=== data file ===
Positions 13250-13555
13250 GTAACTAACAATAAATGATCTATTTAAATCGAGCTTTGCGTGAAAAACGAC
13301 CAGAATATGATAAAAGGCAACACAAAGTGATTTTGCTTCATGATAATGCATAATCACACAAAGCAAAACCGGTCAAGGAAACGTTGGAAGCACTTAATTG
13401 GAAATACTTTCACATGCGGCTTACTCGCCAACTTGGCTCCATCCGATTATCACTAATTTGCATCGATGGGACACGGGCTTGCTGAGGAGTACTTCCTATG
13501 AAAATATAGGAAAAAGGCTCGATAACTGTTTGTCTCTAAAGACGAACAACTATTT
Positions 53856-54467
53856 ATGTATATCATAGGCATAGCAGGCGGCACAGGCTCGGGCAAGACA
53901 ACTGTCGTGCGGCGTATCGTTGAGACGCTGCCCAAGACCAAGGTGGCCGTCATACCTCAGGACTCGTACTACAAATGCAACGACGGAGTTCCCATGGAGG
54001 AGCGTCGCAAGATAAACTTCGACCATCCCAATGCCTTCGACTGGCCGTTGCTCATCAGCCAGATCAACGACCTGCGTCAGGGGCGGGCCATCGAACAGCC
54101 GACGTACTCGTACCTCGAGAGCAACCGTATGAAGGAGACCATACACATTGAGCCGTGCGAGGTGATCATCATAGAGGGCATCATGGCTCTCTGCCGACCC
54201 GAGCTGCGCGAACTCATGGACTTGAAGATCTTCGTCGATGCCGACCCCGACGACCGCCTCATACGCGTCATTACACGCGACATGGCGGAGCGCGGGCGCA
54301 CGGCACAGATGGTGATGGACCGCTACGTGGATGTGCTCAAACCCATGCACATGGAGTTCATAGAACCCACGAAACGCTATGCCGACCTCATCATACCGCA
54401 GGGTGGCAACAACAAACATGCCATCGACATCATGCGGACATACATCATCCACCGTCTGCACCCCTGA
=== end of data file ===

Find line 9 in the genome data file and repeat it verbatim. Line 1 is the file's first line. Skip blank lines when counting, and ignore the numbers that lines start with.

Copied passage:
54001 AGCGTCGCAAGATAAACTTCGACCATCCCAATGCCTTCGACTGGCCGTTGCTCATCAGCCAGATCAACGACCTGCGTCAGGGGCGGGCCATCGAACAGCC